Manual God and the State

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Eusebius c.

God and the Don

He saw the empire and the imperial church as sharing a close bond with each other; in the centre of the Christian empire stood the figure of the Christian emperor rather than that of the spiritual head of the church. To a certain extent this understanding of the emperor was the Christian reinterpretation of the ancient Roman view of the emperor as the representative of god or the gods. The emperor—in this respect he also played the role of the pontifex maximus high priest in the state cult—took the central position within the church as well.

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Next to such a figure, an independent leadership of the church could hardly develop. The special position of the emperor and the function of the Byzantine patriarch as the spiritual head of the church were defined in the 9th century in the Epanagoge , the judicial ruling establishing this relationship of church and state.

The church-judicial affirmation of this relationship in the 6th and 7th centuries made the development of a judicial independence of the Byzantine patriarch in the style of the Roman papacy impossible from the beginning. Augustine responded to the shock and dismay his contemporaries experienced with the collapse of their world by delivering a literary demolition of paganism. However, Augustine did not simply identify the state with the earthly city and the church with the city of God. He perceived that the state existed not simply in opposition to God but as a divine instrument for the welfare of humankind.

They are rather two opposed societies with antagonistic orders of value that intersect both state and church and in each case show the radical incompatibility of the love of God with the values of worldly society. The historical development of the church in the Latin West took a different course from that of the Byzantine imperial church. In the West a new power gradually emerged—the Roman church , the church of the bishop of Rome.

This claim will strike quite a lot of readers as wholly absurd, as ridiculous as supposing that Earth goes round the sun when any fool can see the sun crossing the heavens several times at least in any English summer. So I think it's worth examining and defending at some length. The first requirement, if you are going to do this, is to break all notions of religion as being something essentially like Christianity or any of the other monotheisms of today.

To talk about "religion" as if the perfect form was modern Christianity is like talking about biology as if the perfect mammal was homo sapiens. Bellah was a sociologist and to some extent an anthropologist too. He knew very well that there have been innumerable different forms of religion, and that counter-examples can be found for everything that is supposed to be distinctively religious.

You don't need priests, holy books, or doctrines. You don't even need myths. All these are things which, once established, are hard to be rid of, because they reflect and help to constitute increasingly complex models of social organisation which will tend to replace more simple ones.

God and the State by Mikhail Bakunin

But none of them are essential to a religion. At the same time, it's important not to go too far in the other direction, and to suppose that every social activity, and every movement of the inner life, can be described as in some sense religious. Bellah himself started off in the 70s with a long and complicated definition and ended up with a very simple and powerful one. This came in part from the early 20th-century philosopher George Santayana , who wrote that having a religion meant having "another world to live in — whether we expect ever to pass wholly over into it or no".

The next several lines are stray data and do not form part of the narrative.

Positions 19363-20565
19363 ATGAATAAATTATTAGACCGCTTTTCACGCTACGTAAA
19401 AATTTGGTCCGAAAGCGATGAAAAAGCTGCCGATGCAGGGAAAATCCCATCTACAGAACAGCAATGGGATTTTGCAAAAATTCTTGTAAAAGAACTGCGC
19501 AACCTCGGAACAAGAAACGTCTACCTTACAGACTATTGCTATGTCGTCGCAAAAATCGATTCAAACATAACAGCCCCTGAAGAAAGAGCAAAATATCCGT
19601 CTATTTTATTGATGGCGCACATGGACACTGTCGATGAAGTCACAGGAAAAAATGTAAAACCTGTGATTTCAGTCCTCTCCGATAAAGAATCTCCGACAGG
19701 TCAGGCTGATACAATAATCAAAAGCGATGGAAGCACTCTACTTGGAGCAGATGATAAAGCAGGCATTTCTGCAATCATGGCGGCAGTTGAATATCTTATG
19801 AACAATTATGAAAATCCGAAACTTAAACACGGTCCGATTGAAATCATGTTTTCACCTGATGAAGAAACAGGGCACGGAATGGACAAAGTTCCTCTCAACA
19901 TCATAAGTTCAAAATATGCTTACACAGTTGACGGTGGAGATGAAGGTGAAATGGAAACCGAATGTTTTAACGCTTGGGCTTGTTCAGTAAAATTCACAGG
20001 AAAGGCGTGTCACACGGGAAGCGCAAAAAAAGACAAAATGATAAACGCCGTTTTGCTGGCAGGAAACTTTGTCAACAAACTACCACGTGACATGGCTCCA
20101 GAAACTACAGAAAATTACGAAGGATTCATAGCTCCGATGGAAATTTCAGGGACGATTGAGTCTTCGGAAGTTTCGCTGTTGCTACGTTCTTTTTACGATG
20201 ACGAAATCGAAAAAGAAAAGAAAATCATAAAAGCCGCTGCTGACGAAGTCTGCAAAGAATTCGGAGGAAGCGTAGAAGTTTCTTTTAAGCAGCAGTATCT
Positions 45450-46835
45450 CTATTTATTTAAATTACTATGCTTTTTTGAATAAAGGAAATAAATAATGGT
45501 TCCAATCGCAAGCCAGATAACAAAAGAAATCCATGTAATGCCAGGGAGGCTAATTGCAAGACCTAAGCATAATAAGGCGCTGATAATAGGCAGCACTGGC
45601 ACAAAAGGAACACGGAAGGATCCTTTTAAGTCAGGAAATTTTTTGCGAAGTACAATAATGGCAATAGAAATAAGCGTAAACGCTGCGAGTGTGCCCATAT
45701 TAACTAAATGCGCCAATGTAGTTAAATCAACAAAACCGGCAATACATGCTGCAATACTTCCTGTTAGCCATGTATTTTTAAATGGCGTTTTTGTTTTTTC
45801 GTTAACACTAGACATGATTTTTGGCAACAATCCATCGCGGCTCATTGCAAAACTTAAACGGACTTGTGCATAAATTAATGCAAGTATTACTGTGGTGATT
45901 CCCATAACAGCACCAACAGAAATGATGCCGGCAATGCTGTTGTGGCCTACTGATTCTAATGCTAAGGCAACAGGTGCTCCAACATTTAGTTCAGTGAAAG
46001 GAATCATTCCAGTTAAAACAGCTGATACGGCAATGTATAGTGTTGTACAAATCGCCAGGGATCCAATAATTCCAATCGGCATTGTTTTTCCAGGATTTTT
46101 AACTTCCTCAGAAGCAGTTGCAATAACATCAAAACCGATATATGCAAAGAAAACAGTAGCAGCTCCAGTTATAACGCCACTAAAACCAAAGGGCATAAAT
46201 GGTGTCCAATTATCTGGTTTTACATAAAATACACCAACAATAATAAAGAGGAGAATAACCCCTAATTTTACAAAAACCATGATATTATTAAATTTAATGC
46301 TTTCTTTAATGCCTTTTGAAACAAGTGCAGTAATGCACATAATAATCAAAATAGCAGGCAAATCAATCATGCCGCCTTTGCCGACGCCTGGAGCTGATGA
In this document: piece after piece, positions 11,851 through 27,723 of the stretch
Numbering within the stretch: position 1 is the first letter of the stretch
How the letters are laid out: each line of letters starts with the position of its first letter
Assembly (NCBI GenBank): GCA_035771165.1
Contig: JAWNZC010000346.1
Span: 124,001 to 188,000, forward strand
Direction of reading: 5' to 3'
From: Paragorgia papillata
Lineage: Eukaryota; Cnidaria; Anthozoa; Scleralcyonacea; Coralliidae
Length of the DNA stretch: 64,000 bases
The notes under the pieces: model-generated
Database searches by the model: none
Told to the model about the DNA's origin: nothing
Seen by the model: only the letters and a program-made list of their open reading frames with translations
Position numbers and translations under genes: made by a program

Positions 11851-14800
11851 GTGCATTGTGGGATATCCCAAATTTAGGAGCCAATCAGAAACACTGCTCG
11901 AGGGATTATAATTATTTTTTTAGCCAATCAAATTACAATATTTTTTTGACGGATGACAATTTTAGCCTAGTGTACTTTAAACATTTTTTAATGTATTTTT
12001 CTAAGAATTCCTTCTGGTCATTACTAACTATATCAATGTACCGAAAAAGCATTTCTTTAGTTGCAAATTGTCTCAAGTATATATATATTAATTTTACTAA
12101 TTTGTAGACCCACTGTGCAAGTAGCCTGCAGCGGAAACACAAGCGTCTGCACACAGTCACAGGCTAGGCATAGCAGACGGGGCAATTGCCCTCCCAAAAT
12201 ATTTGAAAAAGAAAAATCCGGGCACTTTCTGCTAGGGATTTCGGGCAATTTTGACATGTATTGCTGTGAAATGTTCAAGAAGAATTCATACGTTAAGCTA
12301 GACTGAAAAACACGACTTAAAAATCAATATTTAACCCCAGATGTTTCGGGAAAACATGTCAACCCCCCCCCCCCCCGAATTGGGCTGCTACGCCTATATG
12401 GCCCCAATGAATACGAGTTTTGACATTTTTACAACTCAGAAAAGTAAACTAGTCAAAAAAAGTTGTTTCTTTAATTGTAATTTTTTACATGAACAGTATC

What Bellah added to this was the point that the world of everyday, from which religion promises to deliver us, is not more real, or less constructed than the one we access through religious practices. Everyday life may involve different kinds of cognition, but the world we see through its mechanisms is just as much the product of wish fulfilment as heaven might be.

"God and the State" by Mikhail Bakunin, part 3

Only the appetites being satisfied in there are different. Follow us! When the people are being beaten with a stick, they are not much happier if it is called "the People's Stick.

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If God existed, only in one way could he serve human liberty -- by ceasing to exist. The inconceivable had become the usual, the impossible possible, and the possible and the usual unthinkable. Tags: possibility. All religions, with their gods, their demi-gods, and their prophets, their messiahs and their saints, were created by the prejudiced fancy of men who had not attained the full development and full possession of their faculties.

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Christianity is precisely the religion par excellence, because it exhibits and manifests, to the fullest extent, the very nature and essence of every religious system, which is the impoverishment, enslavement, and annihilation of humanity for the benefit of divinity. Tags: Christianity. In deifying human things the idealists always end in the triumph of a brutal materialism.

And this for a very simple reason: the divine evaporates and rises to its own country, heaven, while the brutal alone remains actually on earth.

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In general, the vitality and relative dignity of an animal can be measured by the intensity of its instinct to revolt.